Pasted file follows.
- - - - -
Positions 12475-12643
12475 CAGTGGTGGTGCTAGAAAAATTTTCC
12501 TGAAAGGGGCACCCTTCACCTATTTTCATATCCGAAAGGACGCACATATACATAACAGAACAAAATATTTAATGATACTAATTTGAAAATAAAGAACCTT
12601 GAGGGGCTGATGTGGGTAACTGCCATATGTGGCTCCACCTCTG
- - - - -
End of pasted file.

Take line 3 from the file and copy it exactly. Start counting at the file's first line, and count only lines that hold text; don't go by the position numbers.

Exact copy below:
12501 TGAAAGGGGCACCCTTCACCTATTTTCATATCCGAAAGGACGCACATATACATAACAGAACAAAATATTTAATGATACTAATTTGAAAATAAAGAACCTT